But, as a gas spontaneously approaches thermodynamic equilibrium it is approaching a state in which there are no unbalanced energy potentials. That state is isentropic, having (PE+KE)=constant at all heights, and this means that KE varies and, as Kinetic Theory tells us, temperature also varies in proportion to the mean kinetic energy of the molecules.

    It does not matter that the final state is never completely materialised, and so entropy will still be increasing. We are considering what happens as we approach a limit, just as in calculus. Entropy will keep increasing until that limit is achieved, but it never is because, with a new day dawning more solar energy is added causing a significant disturbance to the process and moving it further away from equilibrium. Never-the-less, by the following night if there are calm conditions, the state of thermodynamic equilibrium will again be approached.

    Over the life of the planet the temperature gradient has obviously evolved on all planets with significant atmospheres, and it also occurs in sub-surface regions such as Earth’s outer crust and inside the Moon.

    The empirical evidence is that Loschmidt was right and that Maxwell erred on just this particular issue wherein molecular studies were perhaps not his specialty. The huge significance of this is that there is no need for any greenhouse radiative forcing to explain planetary atmospheric and surface temperatures. These cannot be explained at all by radiation calculations – only by the gravity gradient. The trillion dollar question is thus, was Loschmidt right?

  2. Bob Tisdale says:

    D o u g C o t t o n: Please refrain from introducing obscure topics here. Thanks.

  3. nevket240 says:

    http://www.rte.ie/news/special-reports/2014/0305/600255-global-landmarks-under-threat-from-climate-change/

    just thought you might like to know how Evil you are. In 2000 years folks are going to be really pissed off. hahaha. enjoy a laugh.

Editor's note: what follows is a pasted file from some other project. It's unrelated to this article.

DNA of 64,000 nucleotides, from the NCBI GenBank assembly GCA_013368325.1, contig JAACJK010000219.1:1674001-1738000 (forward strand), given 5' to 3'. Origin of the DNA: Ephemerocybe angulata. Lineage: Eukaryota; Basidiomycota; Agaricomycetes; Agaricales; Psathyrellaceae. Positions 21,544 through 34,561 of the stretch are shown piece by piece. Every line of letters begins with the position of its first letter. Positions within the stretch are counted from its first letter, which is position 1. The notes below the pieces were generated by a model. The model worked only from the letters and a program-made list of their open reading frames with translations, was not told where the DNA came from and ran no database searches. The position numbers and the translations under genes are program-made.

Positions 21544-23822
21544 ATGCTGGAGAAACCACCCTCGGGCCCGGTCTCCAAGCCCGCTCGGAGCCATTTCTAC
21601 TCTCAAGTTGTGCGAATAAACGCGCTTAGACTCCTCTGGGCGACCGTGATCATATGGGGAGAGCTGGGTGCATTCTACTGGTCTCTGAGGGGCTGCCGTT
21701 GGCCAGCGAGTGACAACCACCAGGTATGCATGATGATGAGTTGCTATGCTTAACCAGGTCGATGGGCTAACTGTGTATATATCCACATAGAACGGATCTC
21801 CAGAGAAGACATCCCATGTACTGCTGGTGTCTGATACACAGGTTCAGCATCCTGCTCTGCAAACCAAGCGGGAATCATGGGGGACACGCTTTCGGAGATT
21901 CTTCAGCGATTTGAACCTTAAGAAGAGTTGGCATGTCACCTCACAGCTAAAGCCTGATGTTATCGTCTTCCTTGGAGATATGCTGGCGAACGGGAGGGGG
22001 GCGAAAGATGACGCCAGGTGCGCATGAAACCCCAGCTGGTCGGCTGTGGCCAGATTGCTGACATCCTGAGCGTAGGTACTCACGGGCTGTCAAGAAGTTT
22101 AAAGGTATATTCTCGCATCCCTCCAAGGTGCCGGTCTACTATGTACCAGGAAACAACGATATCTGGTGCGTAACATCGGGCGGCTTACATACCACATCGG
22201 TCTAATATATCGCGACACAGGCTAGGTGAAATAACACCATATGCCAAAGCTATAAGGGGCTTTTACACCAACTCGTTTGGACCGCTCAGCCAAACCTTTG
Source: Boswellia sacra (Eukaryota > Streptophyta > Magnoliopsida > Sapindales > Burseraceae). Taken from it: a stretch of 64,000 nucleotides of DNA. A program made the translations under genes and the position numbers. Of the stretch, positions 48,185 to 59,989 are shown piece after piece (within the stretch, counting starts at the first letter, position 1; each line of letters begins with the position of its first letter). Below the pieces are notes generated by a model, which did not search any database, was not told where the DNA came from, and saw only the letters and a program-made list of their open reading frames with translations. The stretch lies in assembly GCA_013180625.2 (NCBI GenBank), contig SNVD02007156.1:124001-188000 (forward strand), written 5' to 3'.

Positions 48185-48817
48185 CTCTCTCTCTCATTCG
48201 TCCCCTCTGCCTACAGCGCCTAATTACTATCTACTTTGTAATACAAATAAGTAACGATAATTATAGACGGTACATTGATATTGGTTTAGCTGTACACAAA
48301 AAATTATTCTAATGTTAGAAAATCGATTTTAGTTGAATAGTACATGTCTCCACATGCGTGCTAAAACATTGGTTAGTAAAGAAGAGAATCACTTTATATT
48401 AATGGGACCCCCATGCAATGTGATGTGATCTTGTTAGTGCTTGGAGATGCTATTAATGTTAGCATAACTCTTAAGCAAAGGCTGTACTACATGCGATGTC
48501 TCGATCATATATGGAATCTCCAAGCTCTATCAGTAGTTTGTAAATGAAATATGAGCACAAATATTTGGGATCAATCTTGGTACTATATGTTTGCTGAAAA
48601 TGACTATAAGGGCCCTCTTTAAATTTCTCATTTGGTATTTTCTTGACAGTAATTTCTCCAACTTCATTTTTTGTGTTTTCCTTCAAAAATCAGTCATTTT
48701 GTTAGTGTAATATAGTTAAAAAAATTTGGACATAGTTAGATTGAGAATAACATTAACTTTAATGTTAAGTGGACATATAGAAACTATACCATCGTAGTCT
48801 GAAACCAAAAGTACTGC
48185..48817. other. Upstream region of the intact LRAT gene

regards

  4. Bob Tisdale says:

    nevket240, do they want me to worry about something 2000 years from now, or are they putting sea level rise in perspective?

  5. Retired Engineer John says:

    nevket240, it is stupid to project 2000 years into the future. I would hope by then, we would be terraforming Mars and the Moon and could use all of Earth’s extra water to make those places habitable.

  6. DD More says:

    Bob, can you answer a couple of questions concerning your prior state / history of ENSO?
    1 – You have said in the past the the La Nina in 97 cleared the skies for the 98 El Nino. Do you know or have records showing what generally happens in an extended La Nada (if that is the correct term for NINO3.4 region between -0.5 & +0.5)?
    2 – The above La Nada looks to be going on for around 14 months. In the past (chart above) I only see one other long lull (1991 timeframe, which also a some puff of ash going on). Do you find any other periods with this condition?

    Thanks, and will check back to see your comments.
    Good luck with your additional job.

  7. Retired Engineer John says:

    Did you see where is predicting a strong El Nino? http://news.yahoo.com/comes-el-nino-good-news-us-weather-woes-142354512.html

  8. Bob Tisdale says:

    Retired Engineer John, it’s Trenberth predicting the possibility of a strong El Nino, not NOAA. Interesting. Trenberth’s starting to sound like Hansen, back when Hansen was predicting super El Ninos almost every year.

  9. Bob Tisdale says:

    DD More says: “You have said in the past the the La Nina in 97 cleared the skies for the 98 El Nino.”